"Shocking double standards on safety have to be eliminated"

Car safety is taken for granted in Europe, but there shouldn't be double standards in other regions, says Steve Fowler

We're very lucky here in Europe. Car safety is something that’s taken for granted. By and large, the level of protection on offer in all cars on sale is hugely impressive. And improving.

Technology helps, but technology costs money – money that some car companies don’t think it’s necessary to spend in other places around the world. 

I was horrified to see the latest Latin NCAP crash tests, covering a growing (and increasingly lucrative) market. There, the Chevrolet Spark GT (above) scored zero stars for adult and child protection. This is a version of a car that achieved four stars in a Euro NCAP crash test back in 2009, so why the difference? Among other things, the European Spark had six airbags, the Latin version none. And the prices of both cars? Not that different.

Safest cars on sale 2016

Chevrolet’s parent company, GM, has been under the spotlight on safety recently – in the US following deaths related to faulty ignition switches, and in the UK for much publicised fires in Vauxhall Zafira models. GM boss Mary Barra has been vocal in her insistence that it’s safety first for GM.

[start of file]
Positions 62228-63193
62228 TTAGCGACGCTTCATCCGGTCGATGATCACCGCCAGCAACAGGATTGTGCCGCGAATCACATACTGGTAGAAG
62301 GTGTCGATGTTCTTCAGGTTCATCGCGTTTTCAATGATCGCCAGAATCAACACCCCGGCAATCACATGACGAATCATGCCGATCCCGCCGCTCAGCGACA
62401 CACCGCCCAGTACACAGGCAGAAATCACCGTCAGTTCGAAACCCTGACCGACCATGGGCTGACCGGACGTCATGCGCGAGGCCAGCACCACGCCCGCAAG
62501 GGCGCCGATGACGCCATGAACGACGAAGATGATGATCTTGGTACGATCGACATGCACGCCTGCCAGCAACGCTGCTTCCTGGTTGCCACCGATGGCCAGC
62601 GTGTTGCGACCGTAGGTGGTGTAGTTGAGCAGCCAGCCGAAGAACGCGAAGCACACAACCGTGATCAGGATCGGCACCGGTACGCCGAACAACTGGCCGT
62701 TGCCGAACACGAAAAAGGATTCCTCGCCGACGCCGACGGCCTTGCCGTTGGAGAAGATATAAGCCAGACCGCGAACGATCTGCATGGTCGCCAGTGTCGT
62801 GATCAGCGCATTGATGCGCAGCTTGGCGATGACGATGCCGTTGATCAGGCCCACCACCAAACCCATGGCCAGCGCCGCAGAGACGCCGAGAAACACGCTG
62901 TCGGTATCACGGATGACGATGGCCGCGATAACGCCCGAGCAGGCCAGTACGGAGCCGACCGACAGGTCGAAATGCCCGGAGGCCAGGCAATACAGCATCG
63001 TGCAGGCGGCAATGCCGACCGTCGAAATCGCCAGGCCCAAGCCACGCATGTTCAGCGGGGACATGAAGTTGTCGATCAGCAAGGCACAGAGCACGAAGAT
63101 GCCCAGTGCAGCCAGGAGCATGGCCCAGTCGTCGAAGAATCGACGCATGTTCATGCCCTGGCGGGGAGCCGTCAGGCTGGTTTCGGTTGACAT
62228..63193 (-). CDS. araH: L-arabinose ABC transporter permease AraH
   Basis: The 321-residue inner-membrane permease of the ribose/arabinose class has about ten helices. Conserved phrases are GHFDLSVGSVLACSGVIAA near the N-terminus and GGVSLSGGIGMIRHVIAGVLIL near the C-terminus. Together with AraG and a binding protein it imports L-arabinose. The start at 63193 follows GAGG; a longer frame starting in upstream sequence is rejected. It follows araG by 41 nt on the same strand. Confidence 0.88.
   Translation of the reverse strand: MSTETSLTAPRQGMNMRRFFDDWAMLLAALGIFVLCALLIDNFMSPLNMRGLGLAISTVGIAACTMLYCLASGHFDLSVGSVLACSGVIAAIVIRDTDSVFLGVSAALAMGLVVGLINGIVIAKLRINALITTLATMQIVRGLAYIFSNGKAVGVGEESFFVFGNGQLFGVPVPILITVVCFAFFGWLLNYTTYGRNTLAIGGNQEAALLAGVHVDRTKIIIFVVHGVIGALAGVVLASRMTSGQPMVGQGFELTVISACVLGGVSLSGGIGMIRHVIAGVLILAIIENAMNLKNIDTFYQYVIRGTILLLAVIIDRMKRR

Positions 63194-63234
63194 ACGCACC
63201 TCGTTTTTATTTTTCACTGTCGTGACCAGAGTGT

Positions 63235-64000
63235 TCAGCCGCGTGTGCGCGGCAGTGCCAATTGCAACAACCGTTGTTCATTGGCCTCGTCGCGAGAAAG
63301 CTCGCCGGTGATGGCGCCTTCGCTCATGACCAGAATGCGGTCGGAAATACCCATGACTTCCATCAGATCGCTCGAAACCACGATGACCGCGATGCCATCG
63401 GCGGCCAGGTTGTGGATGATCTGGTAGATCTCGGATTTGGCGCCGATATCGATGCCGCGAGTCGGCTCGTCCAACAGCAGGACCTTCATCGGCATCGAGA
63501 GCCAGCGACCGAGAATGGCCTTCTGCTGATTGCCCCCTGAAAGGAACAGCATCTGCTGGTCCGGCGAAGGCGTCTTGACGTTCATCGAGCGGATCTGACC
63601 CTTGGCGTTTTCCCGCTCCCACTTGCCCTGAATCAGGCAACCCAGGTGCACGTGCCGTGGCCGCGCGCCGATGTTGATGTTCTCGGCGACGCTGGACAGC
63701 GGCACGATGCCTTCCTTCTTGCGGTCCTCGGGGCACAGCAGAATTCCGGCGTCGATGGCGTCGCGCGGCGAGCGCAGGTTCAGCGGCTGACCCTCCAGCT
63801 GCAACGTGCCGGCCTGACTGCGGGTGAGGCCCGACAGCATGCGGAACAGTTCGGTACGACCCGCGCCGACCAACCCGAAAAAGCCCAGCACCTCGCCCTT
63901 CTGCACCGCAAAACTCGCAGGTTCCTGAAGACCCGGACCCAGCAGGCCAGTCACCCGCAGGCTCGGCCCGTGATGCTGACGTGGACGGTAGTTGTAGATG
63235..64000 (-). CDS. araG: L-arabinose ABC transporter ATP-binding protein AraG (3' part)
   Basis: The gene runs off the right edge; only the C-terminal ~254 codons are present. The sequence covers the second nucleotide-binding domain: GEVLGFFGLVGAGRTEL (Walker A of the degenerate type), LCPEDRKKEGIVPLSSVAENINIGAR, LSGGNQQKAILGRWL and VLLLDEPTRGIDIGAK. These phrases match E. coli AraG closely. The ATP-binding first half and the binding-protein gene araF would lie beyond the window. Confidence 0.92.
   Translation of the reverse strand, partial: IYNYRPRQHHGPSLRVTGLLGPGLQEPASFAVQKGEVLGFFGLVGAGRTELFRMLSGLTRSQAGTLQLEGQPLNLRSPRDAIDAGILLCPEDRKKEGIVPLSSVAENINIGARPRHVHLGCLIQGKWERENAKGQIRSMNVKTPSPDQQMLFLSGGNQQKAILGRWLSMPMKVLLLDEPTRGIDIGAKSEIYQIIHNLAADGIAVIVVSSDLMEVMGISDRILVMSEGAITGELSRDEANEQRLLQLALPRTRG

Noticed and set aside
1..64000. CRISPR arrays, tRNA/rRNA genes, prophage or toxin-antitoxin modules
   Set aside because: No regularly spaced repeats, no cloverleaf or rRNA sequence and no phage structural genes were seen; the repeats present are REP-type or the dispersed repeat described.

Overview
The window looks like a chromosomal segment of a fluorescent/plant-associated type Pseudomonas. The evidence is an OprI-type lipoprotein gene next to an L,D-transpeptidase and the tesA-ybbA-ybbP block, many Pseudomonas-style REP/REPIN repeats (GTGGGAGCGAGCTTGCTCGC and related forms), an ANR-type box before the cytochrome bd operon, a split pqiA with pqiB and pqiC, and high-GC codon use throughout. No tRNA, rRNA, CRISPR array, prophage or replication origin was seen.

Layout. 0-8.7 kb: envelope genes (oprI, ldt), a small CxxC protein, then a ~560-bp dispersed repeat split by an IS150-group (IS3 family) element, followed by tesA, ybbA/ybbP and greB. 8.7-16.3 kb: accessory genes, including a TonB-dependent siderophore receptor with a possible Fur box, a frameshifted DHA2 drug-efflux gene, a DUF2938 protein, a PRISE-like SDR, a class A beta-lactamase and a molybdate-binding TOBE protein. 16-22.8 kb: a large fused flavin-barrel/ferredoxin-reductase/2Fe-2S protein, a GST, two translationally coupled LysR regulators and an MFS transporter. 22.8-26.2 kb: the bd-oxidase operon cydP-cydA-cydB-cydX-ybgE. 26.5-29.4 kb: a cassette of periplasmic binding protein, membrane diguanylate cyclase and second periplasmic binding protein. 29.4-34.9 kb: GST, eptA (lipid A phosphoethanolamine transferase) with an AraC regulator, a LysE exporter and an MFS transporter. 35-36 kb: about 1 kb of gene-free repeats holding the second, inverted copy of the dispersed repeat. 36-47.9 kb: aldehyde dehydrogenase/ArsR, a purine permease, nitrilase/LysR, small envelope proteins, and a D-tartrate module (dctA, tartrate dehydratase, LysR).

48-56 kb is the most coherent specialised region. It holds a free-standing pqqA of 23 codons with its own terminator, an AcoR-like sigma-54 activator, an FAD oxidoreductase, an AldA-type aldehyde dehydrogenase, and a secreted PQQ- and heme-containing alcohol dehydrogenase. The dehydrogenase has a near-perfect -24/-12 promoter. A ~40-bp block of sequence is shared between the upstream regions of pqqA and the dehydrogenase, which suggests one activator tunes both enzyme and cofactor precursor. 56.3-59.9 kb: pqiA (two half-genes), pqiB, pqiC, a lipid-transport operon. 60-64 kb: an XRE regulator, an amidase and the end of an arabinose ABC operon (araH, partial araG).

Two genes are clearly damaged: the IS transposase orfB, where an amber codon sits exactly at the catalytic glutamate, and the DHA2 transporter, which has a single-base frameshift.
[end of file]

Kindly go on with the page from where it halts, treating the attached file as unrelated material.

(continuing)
But Saul Billingsley, executive director of the FIA Foundation, which campaigns for improvements to global road safety, told me: “It’s the latest in an abysmal set of crash test results for GM – there’s no excuse for it. GM seems to have a blind spot when it comes to safety in Latin America.”

Quadricycle crash tests show worrying lack of safety

Billingsley is calling for a voluntary agreement for all car makers to meet UN safety standards by 2020 in all markets, something we fully support.

Sadly, GM is not alone. We reported on Global NCAP tests earlier this year that revealed Hyundai, Suzuki and Renault cars on sale in India score zero stars. Car makers must understand that a life is a life, wherever it is. And that you just can’t put a price on safety.

What do you think about the current state of safety regulations around the world? Leave us a comment below..

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